How to cook swordfish | healthy


Swordfish – stay with me here – looks like the perfect simple white shirt. A quiet and unassuming part of your spin, it requires no special treatment. Dressed up or down, they are equally appropriate (with the right accessories) at a fancy dinner party or a backyard barbecue. It fits in just about everything in your closet (that is, your pantry) and works any time of the year. Plus, on days when you can’t bother to spend more than ten minutes getting your clothes (or dinner!) together, you can totally carry the team. As far as I can tell, the only difference is that the swordfish seems to be covered a bit better with the sauce.

Once you know what to look for on a seafood counter, cooking swordfish at home is a flexible process. Do you feel like grilling? Swordfish is the perfect choice, especially if you’re a stickler for seafood, as it’s sturdy enough to stand up to direct heat without sticking to grates or falling apart. more than atdoor person? Move to the stove or oven instead, where the finished swordfish will be no less moist and ready for any toppings or sauce. Read on to find out why swordfish does it all and how to make sure you hear it every time, no matter which path you take.

It’s a steak. (But not steak either!)

At the fish counter, you’ll find swordfish sold as “steaks”—thick, muscular, spiral-patterned cuts that typically weigh between 6 ounces-1 pound each. As the name suggests, these are huge cuts that look more like ribs than fish fillets, with a meaty and juicy texture to match. It’s the combination of size and texture that gives swordfish steaks the ability to appeal to both beef lovers looking to switch up their protein game and pescatarians who want an easy roast in summer.

When shopping for swordfish, the fish is important. Ask for pieces that are at least an inch thick, because anything thinner can flex and break in half when turned over. Also look for cream-colored steaks with hints of pink; A reddish line or two is fine, but anything brown should be avoided.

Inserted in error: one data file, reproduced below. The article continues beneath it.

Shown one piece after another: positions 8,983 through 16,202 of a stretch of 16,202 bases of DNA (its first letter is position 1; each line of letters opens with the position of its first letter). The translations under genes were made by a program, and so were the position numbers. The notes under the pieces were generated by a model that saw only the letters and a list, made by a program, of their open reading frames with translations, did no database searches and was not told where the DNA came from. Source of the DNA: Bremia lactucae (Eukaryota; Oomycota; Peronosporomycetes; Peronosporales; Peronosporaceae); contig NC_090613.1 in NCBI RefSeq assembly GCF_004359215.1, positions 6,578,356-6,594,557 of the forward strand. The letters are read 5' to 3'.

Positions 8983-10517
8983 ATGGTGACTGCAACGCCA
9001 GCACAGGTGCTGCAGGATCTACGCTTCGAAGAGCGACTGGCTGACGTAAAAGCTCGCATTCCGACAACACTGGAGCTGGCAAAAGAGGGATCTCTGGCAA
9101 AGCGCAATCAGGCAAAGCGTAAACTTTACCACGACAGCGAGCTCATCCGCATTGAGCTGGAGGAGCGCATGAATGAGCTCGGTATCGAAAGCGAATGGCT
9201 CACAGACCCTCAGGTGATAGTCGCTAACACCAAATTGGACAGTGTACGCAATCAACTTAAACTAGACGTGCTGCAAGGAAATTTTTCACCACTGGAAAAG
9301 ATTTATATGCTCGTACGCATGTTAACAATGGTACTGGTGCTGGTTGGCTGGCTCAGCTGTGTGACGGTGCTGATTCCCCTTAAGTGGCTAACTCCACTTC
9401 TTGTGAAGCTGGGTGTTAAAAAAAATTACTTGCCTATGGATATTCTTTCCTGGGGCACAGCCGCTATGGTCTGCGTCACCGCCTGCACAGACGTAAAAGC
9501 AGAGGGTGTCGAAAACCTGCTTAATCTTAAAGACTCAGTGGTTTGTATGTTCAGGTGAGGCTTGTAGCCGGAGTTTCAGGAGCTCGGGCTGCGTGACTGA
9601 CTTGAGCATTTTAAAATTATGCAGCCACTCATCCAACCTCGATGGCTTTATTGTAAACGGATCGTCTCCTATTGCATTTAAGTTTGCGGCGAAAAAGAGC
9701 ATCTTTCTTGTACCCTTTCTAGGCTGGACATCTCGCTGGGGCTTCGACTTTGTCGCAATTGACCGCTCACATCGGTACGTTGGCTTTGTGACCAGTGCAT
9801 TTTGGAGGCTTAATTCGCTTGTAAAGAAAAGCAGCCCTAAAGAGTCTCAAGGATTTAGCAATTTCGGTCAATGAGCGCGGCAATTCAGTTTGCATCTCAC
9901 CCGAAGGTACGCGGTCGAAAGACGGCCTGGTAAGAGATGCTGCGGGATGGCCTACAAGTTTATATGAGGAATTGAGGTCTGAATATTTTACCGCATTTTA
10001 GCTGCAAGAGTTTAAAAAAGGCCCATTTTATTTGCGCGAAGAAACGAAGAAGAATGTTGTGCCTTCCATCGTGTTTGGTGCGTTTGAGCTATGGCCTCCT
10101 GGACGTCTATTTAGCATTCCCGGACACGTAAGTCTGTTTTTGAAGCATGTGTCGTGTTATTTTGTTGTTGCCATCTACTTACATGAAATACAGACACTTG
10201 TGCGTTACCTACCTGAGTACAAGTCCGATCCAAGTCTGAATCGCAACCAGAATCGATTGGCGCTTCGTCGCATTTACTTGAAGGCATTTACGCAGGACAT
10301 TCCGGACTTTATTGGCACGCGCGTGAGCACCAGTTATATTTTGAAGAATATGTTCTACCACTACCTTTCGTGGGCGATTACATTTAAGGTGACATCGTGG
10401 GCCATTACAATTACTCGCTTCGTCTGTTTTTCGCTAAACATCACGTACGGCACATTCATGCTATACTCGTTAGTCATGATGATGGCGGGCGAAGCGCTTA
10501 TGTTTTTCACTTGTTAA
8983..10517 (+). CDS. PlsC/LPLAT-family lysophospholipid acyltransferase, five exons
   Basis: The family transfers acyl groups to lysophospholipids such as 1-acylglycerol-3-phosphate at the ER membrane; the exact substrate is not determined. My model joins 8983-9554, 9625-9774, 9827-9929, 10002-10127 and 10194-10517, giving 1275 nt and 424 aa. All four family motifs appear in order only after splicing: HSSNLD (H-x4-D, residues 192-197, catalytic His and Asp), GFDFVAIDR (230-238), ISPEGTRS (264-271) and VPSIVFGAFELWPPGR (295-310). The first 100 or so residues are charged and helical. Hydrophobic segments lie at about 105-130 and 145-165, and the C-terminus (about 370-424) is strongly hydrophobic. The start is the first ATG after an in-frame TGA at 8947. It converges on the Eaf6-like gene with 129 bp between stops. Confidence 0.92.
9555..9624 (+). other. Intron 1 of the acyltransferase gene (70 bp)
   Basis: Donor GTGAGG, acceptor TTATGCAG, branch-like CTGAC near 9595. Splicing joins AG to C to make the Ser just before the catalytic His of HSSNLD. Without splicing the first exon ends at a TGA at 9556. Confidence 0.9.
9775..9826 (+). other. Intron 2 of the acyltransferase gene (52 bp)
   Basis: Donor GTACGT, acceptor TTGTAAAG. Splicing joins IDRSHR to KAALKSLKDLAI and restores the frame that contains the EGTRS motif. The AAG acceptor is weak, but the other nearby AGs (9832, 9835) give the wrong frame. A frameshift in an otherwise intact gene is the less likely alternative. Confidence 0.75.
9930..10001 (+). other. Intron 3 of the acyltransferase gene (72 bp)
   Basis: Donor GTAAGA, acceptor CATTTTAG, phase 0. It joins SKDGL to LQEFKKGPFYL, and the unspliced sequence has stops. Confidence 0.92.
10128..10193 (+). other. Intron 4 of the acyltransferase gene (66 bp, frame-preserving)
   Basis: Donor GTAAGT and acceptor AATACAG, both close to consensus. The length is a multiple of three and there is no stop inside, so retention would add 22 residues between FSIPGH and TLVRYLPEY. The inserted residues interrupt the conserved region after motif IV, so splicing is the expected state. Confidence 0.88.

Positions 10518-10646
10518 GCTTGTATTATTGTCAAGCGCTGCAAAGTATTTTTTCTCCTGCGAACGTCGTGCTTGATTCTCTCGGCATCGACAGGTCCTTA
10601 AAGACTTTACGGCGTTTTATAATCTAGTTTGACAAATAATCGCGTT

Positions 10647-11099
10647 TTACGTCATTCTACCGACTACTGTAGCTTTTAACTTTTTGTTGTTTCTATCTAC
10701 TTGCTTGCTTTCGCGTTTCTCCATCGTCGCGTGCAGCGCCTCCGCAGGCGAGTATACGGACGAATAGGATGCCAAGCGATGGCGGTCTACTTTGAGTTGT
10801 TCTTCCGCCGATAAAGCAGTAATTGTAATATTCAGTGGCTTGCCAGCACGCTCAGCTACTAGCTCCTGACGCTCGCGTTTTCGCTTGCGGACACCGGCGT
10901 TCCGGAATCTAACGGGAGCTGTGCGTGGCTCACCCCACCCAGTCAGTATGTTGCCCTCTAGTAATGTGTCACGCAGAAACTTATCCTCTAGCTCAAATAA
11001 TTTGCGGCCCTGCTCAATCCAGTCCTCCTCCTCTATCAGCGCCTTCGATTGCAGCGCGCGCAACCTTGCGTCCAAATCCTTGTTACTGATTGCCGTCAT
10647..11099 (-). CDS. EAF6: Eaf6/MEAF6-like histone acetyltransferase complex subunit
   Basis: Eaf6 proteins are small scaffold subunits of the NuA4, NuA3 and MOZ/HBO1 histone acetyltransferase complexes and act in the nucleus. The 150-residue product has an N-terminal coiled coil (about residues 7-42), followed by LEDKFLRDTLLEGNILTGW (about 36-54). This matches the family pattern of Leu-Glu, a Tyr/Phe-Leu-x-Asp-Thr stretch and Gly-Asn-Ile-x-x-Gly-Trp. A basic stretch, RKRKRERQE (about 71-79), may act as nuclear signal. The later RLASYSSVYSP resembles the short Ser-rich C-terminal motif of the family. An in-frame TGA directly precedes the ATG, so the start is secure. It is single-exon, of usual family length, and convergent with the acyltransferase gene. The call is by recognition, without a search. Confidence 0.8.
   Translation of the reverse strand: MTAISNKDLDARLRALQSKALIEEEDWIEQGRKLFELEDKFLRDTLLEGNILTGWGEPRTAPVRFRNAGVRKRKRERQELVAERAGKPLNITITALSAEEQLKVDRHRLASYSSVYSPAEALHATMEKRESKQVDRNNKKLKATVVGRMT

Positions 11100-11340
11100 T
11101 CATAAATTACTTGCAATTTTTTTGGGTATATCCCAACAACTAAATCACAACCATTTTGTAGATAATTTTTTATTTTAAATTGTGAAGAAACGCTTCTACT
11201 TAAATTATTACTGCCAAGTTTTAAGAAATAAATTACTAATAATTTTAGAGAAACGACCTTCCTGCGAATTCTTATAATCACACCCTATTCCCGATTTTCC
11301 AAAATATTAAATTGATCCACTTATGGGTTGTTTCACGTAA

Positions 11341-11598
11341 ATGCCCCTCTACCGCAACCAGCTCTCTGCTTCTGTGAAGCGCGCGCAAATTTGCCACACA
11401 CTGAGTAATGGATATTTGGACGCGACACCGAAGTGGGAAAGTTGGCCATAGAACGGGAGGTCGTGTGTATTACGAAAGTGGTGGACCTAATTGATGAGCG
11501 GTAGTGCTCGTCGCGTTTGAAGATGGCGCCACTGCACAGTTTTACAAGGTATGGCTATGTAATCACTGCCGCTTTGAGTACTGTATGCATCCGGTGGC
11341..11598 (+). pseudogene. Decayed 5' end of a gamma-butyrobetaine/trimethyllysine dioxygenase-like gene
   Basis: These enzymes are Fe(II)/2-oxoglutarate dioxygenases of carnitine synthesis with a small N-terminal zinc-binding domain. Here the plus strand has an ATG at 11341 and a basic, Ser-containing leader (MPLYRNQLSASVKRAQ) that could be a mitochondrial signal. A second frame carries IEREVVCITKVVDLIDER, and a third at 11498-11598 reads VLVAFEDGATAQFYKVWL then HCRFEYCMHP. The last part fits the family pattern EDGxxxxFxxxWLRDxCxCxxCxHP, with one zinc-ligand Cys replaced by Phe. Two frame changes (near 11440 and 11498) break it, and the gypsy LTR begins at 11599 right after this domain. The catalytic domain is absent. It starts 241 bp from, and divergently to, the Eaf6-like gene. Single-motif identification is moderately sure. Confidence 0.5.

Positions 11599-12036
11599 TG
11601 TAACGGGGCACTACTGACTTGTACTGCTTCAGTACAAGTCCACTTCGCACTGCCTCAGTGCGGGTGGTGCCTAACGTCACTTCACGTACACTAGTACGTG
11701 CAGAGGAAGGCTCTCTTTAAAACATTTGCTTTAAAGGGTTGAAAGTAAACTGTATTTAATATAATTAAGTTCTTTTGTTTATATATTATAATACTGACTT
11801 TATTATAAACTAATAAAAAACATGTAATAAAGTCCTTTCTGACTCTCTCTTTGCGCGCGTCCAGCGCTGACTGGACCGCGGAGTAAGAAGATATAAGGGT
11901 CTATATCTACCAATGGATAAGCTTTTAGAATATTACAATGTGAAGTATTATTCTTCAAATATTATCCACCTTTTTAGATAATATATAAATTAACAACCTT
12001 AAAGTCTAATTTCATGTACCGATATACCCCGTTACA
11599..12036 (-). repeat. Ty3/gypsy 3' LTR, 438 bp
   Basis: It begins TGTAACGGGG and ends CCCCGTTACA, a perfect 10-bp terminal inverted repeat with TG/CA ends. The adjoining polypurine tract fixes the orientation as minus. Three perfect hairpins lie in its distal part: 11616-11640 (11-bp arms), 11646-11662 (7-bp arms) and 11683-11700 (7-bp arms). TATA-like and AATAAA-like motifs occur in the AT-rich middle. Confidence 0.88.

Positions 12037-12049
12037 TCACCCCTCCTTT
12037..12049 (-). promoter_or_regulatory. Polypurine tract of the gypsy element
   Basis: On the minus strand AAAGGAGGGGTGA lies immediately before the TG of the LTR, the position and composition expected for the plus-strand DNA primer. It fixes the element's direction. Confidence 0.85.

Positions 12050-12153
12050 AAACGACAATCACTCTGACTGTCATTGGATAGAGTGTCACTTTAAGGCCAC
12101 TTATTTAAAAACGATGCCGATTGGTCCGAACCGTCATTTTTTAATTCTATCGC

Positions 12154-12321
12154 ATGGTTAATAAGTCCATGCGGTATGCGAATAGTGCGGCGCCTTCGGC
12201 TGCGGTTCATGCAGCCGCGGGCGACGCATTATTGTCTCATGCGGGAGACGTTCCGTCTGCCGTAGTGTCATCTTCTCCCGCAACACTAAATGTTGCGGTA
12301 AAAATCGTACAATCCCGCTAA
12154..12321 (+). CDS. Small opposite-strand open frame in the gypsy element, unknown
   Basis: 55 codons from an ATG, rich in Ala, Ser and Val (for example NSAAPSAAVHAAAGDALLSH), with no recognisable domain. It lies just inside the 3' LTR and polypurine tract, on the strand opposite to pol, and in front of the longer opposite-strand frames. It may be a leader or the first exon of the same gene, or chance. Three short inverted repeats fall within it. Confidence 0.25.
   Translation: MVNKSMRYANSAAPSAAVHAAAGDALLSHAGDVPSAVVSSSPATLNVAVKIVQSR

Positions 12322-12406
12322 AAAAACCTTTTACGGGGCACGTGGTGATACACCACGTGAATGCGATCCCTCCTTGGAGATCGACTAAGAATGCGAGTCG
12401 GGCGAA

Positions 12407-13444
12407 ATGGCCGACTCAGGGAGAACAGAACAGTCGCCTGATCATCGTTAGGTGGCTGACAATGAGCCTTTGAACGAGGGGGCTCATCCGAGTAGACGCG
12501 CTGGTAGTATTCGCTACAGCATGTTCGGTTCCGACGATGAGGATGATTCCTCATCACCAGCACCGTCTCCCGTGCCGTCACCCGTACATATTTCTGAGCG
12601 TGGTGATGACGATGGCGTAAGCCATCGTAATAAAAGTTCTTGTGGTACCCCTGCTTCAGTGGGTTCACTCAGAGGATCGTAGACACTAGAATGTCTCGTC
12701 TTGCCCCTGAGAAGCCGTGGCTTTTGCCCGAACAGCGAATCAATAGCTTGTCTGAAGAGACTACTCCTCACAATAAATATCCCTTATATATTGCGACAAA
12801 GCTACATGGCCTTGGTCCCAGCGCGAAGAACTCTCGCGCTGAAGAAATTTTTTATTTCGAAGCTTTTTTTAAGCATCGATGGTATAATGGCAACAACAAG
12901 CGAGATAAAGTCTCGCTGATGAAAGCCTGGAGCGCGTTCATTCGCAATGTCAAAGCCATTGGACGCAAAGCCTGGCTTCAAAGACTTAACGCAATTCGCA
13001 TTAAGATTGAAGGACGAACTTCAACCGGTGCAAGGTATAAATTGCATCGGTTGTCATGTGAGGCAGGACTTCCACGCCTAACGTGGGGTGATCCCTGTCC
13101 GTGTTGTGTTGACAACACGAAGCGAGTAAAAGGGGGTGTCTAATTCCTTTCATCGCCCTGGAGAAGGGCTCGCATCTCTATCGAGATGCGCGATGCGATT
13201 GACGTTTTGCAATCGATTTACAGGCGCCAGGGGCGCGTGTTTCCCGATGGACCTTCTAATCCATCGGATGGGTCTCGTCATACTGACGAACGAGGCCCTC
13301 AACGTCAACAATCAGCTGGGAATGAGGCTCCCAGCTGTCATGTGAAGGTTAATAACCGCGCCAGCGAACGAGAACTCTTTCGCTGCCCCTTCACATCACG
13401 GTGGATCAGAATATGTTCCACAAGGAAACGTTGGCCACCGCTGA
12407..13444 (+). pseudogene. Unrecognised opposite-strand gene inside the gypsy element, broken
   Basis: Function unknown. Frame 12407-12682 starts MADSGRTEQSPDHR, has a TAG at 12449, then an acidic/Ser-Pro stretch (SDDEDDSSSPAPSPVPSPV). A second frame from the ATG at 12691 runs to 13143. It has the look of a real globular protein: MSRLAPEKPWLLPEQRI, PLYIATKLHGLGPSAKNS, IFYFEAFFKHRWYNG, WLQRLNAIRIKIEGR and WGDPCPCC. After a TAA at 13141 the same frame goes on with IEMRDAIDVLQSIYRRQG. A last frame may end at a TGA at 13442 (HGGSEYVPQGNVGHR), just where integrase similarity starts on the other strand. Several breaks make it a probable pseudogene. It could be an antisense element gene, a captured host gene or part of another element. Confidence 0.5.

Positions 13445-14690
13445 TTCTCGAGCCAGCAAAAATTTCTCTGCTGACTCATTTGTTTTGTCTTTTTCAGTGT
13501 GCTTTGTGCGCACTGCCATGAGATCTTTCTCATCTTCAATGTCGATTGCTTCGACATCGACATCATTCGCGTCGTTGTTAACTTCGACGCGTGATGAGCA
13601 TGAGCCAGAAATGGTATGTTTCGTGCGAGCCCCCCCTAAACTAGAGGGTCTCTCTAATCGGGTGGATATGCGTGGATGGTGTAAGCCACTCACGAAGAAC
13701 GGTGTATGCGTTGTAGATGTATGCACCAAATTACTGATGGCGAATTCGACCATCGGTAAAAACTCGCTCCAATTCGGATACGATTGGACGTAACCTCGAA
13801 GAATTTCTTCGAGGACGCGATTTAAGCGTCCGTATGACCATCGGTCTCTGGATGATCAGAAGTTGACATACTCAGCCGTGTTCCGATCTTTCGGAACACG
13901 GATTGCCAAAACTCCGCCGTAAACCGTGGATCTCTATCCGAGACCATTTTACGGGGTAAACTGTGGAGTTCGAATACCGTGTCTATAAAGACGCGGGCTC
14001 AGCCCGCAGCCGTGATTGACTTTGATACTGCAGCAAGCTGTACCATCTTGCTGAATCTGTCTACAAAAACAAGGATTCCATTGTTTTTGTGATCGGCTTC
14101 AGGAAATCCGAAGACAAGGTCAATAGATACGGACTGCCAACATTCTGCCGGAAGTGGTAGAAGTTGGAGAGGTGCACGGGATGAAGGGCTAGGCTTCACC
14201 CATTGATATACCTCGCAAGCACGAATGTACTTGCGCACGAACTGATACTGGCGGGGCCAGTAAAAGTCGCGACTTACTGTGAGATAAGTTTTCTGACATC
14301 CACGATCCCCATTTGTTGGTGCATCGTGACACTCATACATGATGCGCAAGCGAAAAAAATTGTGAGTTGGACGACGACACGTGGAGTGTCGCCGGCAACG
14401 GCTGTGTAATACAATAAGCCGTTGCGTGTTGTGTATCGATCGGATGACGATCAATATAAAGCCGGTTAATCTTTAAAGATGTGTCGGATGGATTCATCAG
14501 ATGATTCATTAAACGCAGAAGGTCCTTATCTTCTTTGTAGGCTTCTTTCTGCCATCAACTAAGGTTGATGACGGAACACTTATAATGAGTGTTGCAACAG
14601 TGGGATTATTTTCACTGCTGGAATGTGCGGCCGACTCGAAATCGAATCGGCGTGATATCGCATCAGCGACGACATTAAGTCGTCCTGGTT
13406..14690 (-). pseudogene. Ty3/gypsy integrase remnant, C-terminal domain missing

It’s a blank canvas.

Swordfish is very light in flavour, making it the perfect unflattering fish to pair with any sauce, marinade, or topping. Texture helps, too: Because it’s sturdier and more substantial than most other fish, chunky sauces and heavy spreads work just as well as they do with chicken or pork. Marinate steaks in spices mash or Soy and Citrus Dressing (for 15 minutes only, to prevent it from becoming mushy); Sprinkle it with herb green sauce or caper butter; pile on pile of citrus fruits, chunky olive, or tomatoes – you can eat them in any direction you like.

It is guaranteed.

The best part about cooking swordfish is that it’s almost shockingly unpleasant. Strong steaks can be roasted, roastedAnd the Grilled, or Grilled In just minutes, and because most recipes require you to cook the whole fish, you don’t have to do any guesswork to know when it’s done. You can track cooking progress by watching your steak turn opaque to the side; Once it feels firm to the touch and flakes off easily with a fork, you’re good to go. For a 1-inch thick steak, this means about 5-7 minutes per side over medium-high heat in a skillet, on the grill, or under the grill, or 7-10 minutes (no flipping required) in a 450°F oven.

No matter how you choose to cook swordfish, don’t forget the oil. Rubbing the steaks on both sides with neutral oil before grilling ensures they won’t stick to the grates, and drizzling olive oil before roasting or grilling adds a little extra richness. To get even coverage, pour a few tablespoons of either oil into a baking dish and add the fish, stirring to coat.

Last but not least, it works on a stick.

Fun twist! While whole steaks can serve one to two people depending on their size, swordfish skewers Great alternative for larger groups and cook more quickly. Simply cut the fish into cubes – the firm texture helps it keep its shape and even take on delicious grill marks while cooking – and put it on skewers on its own or with other ingredients. Summer vegetables like zucchini or peppers? Steak (like an actual steak) for surf and turf style kebab? Like everything else about swordfish, it’s an adventure that you can pick yourself up.

Get the recipe:

Grilled swordfish with tomato recipe


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